It had happened on September 20, 1977. Early risers in Petrosavodsk (185,000 inhabitants), the capital of the Karelian Autonomous Soviet Republic, saw a bright light suddenly appearing amid the clouds at about 4:05 a.m. The star-like light came nearer and descended in a spiral trajectory, and soon looked like a ball of fire. It then reduced its speed and finally hovered for about 6 minutes in one spot. If anyone had not noticed it before, they noticed it now, for it made a terrible noise like the howling of a siren. The howling stopped and the object started moving silently towards the town. Soon, it looked like an reddish-orange hemisphere surrounded by a bright zone, in which there were many points of light like stars that twinkled and disappeared. The light began to pulsate. A beam of light came out like a telescope from the bottom of the object, vertically downwards, followed by a second, less bright beam. After a time, both the beams disappeared.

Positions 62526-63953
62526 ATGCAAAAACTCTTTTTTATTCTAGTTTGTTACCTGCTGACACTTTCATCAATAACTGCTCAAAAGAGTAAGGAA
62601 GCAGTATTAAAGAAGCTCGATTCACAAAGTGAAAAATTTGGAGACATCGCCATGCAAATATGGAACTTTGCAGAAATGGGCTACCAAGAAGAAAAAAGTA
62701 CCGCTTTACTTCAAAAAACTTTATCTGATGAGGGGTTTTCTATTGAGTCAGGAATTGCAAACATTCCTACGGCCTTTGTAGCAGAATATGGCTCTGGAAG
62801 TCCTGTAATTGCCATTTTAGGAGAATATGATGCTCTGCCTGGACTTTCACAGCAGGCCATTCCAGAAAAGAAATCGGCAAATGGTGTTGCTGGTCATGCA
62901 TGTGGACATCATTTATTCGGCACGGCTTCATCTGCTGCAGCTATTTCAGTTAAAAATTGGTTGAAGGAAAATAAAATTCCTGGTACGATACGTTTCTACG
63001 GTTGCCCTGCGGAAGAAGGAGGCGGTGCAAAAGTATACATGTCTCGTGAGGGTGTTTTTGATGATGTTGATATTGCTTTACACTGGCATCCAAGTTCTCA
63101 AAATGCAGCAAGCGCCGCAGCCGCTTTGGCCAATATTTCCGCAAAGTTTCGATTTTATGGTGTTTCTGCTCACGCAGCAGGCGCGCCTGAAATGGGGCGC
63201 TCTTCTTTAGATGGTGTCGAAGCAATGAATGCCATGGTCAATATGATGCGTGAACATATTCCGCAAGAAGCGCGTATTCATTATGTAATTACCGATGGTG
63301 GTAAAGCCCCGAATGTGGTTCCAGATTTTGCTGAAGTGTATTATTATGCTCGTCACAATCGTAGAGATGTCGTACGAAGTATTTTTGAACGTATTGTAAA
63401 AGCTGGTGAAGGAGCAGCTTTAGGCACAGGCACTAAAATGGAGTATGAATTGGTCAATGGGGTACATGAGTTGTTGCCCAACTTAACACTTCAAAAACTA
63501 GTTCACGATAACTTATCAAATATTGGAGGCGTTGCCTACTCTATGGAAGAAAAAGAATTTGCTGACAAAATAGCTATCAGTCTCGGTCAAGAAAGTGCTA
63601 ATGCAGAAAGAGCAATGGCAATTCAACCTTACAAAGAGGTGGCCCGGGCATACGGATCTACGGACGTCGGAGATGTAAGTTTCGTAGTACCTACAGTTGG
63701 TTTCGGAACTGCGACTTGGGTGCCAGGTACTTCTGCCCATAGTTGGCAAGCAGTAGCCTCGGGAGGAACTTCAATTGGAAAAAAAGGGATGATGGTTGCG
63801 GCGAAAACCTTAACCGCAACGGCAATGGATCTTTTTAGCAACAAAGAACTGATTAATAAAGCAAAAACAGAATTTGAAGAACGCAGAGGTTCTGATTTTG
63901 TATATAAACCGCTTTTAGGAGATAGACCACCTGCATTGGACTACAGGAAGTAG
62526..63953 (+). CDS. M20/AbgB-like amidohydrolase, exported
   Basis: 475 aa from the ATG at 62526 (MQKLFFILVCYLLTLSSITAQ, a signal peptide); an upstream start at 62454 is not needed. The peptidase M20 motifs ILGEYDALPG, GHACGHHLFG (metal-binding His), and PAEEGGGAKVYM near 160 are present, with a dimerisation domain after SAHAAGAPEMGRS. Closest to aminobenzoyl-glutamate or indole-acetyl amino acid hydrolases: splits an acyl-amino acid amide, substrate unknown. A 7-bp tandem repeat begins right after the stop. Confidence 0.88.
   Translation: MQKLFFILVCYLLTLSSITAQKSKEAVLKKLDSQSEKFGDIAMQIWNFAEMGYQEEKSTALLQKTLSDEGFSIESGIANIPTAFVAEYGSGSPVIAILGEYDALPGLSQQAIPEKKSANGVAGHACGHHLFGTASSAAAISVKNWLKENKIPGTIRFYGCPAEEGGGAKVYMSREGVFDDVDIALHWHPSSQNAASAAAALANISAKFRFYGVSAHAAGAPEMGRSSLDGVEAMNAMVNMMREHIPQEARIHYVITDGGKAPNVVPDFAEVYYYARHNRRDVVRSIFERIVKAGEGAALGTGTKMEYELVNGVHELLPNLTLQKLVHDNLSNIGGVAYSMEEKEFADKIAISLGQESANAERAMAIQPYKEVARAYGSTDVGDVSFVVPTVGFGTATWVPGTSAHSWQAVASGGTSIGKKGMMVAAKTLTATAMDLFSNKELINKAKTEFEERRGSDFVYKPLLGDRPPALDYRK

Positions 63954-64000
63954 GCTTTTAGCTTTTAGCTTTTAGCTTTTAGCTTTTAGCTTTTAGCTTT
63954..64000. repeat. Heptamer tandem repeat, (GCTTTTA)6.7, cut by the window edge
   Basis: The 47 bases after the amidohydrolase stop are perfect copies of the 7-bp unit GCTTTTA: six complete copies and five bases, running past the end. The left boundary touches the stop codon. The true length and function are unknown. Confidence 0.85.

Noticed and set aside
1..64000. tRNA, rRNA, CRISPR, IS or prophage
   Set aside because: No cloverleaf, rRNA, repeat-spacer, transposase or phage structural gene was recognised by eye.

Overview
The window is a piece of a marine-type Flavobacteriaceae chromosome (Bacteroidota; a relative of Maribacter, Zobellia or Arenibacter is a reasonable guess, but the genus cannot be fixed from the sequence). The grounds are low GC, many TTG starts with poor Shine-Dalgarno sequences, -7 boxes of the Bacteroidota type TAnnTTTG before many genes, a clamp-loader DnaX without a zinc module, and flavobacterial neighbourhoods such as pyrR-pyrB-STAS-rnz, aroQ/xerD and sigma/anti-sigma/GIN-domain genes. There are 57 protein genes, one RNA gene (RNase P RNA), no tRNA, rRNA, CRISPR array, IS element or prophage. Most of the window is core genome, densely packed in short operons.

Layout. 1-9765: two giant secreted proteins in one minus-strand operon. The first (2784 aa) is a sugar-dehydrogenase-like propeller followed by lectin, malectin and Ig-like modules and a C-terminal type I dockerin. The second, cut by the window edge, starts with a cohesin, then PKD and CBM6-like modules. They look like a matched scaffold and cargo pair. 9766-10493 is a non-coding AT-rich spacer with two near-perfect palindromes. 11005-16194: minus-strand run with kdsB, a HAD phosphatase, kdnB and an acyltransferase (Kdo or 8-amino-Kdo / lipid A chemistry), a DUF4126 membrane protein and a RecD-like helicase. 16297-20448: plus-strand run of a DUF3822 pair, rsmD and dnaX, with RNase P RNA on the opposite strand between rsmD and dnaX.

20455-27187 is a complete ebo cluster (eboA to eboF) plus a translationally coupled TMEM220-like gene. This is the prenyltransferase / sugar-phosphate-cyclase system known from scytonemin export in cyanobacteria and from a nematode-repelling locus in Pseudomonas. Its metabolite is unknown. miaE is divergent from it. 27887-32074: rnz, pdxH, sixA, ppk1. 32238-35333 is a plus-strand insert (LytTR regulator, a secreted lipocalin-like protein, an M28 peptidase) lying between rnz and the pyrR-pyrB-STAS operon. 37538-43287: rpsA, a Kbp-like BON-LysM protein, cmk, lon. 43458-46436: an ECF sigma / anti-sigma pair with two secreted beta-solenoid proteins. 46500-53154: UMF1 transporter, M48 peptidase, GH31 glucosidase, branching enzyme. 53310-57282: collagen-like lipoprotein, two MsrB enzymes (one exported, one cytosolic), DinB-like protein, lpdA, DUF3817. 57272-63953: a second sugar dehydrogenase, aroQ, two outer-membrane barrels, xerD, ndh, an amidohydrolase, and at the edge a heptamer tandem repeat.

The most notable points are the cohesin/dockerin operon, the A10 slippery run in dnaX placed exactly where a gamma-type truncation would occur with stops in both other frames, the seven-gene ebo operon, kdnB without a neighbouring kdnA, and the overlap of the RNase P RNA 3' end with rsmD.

During the next few seconds, hundreds of thin rays of light, like thin arrows, were showered upon the earth. People who had, until then, watched the spectacle fascinated, now broke into a panic. They ran around the streets, throwing themselves to the ground. Some workers in the harbor thought that it was an American nuclear attack and shouted "This is the end!" "Tass" correspondent Nikolai Milov, who interviewed hundreds of people soon afterwards, said "People looked as if they had suddenly become sick. They gave the impression of being mentally disturbed. People who had been sleeping said that at this moment they had been suddenly awakened and had had an unpleasant feeling. Some suffered from nightmares and depressions. Most of them said that they had felt 'electric currents' inside themselves."